CHAPTER I.—AT THE GATES OF THE EAST.
THE Mediterranean still divides the East from the West. Ages of traffic and intercourse across its waters have not changed this fact; neither the going of armies nor of embassies, Northmen forays nor Saracenic maraudings, Christian crusades nor Turkish invasions, neither the borrowing from Egypt of its philosophy and science, nor the stealing of its precious monuments of antiquity, down to its bones, not all the love-making, slave-trading, war-waging, not all the commerce of four thousand years, by oar and sail and steam, have sufficed to make the East like the West.
Half the world was lost at Actium, they like to say, for the sake of a woman; but it was the half that I am convinced we never shall gain—for though the Romans did win it they did not keep it long, and they made no impression on it that is not, compared with its own individuality, as stucco to granite. And I suppose there is not now and never will be another woman in the East handsome enough to risk a world for.
There, across the most fascinating and fickle sea in the world—a feminine sea, inconstant as lovely, all sunshine and tears in a moment, reflecting in its quick mirror in rapid succession the skies of grey and of blue, the weather of Europe and of Africa, a sea of romance and nausea—lies a world in Everything unlike our own, a world perfectly known yet never familiar and never otherwise than strange to the European and American. I had supposed it otherwise; I had been led to think that modern civilization had more or less transformed the East to its own likeness; that, for instance the railway up the Nile had practically “done for” that historic stream. They say that if you run a red-hot nail through an orange, the fruit will keep its freshness and remain unchanged a long time. The thrusting of the iron into Egypt may arrest decay, but it does not appear to change the country.
There is still an Orient, and I believe there would be if it were all canaled, and railwayed, and converted; for I have great faith in habits that have withstood the influence of six or seven thousand years of changing dynasties and religions. Would you like to go a little way with me into this Orient?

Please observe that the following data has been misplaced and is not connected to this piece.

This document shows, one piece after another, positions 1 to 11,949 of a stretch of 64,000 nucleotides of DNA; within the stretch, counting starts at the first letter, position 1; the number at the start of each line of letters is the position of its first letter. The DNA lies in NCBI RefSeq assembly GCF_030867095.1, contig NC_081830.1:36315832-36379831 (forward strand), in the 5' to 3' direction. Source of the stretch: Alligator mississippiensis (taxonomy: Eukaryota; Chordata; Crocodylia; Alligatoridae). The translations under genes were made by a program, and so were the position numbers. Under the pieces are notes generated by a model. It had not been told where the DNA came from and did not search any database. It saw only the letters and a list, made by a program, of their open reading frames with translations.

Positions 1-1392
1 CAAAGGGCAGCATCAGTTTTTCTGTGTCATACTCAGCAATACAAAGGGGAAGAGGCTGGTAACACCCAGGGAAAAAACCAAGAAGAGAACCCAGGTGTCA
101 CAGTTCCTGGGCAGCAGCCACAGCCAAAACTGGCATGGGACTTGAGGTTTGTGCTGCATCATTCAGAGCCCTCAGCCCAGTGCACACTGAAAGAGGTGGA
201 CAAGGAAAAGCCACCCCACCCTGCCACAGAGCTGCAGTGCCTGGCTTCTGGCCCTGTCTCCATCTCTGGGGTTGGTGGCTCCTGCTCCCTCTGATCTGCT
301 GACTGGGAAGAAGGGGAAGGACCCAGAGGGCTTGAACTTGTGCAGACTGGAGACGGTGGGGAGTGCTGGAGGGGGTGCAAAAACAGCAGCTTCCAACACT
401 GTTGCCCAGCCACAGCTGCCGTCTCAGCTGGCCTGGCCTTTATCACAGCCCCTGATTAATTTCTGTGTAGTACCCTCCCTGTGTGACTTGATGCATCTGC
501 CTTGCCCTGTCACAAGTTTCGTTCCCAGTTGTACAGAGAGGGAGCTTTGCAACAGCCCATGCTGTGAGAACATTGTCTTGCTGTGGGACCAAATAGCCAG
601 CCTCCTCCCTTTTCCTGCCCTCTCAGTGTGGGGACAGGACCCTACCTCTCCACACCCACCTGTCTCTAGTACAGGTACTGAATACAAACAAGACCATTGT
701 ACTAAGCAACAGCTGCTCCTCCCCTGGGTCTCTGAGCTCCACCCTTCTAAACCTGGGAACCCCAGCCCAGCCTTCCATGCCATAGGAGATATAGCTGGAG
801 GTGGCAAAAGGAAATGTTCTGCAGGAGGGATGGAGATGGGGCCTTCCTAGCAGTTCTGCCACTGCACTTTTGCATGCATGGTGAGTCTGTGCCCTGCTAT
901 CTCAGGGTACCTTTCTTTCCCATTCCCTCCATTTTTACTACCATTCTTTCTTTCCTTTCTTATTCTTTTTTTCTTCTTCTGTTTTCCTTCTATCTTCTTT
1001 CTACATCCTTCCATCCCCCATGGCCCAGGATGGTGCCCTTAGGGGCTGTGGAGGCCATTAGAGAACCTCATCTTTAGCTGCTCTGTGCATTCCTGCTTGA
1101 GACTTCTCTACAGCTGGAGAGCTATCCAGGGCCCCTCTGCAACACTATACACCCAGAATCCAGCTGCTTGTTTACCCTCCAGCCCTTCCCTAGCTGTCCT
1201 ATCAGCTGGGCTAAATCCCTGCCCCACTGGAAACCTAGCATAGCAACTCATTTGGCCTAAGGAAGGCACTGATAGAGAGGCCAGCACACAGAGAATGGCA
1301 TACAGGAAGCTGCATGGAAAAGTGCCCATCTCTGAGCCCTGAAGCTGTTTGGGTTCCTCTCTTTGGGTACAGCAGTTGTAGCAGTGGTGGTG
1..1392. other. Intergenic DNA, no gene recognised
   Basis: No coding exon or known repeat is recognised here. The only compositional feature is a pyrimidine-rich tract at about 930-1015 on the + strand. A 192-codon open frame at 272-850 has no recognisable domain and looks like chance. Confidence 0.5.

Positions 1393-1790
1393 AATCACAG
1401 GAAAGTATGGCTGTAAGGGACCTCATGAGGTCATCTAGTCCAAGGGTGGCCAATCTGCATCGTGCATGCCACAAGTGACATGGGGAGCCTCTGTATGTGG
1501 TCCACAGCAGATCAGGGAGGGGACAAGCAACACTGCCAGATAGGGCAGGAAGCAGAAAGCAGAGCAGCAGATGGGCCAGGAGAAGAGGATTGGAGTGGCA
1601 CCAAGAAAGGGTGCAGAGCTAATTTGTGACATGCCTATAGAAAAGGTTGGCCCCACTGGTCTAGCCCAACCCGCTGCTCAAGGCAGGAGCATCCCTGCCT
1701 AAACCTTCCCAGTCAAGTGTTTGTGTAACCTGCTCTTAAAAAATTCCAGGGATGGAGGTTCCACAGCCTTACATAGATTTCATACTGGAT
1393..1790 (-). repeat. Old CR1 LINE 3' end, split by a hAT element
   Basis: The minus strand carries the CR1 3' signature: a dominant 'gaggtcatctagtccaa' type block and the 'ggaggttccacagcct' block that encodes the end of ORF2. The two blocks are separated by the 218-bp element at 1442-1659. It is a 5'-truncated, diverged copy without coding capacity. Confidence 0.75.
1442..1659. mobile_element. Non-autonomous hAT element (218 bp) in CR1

The old-fashioned travelers had a formal fashion of setting before the reader the reasons that induced them to take the journey they described; and they not unfrequently made poor health an apology for their wanderings, judging that that excuse would be most readily accepted for their eccentric conduct. “Worn out in body and mind we set sail,” etc.; and the reader was invited to launch in a sort of funereal bark upon the Mediterranean and accompany an invalid in search of his last resting-place.
There was in fact no reason why we should go to Egypt—a remark that the reader will notice is made before he has a chance to make it—and there is no reason why any one indisposed to do so should accompany us. If information is desired, there are whole libraries of excellent books about the land of the Pharaohs, ancient and modern, historical, archaeological, statistical, theoretical, geographical; if amusement is wanted, there are also excellent books, facetious and sentimental. I suppose that volumes enough have been written about Egypt to cover every foot of its arable soil if they were spread out, or to dam the Nile if they were dumped into it, and to cause a drought in either case if they were not all interesting and the reverse of dry. There is therefore no onus upon the traveler in the East to-day to write otherwise than suits his humor; he may describe only what he chooses. With this distinct understanding I should like the reader to go with me through a winter in the Orient. Let us say that we go to escape winter.
It is the last of November, 1874—the beginning of what proved to be the bitterest winter ever known in America and Europe, and I doubt not it was the first nip of the return of the rotary glacial period—that we go on board a little Italian steamer in the harbor of Naples, reaching it in a row-boat and in a cold rain. The deck is wet and dismal; Vesuvius is invisible, and the whole sweep of the bay is hid by a slanting mist. Italy has been in a shiver for a month; snow on the Alban hills and in the Tusculan theatre; Rome was as chilly as a stone tomb with the door left open. Naples is little better; Boston, at any season, is better than Naples—now.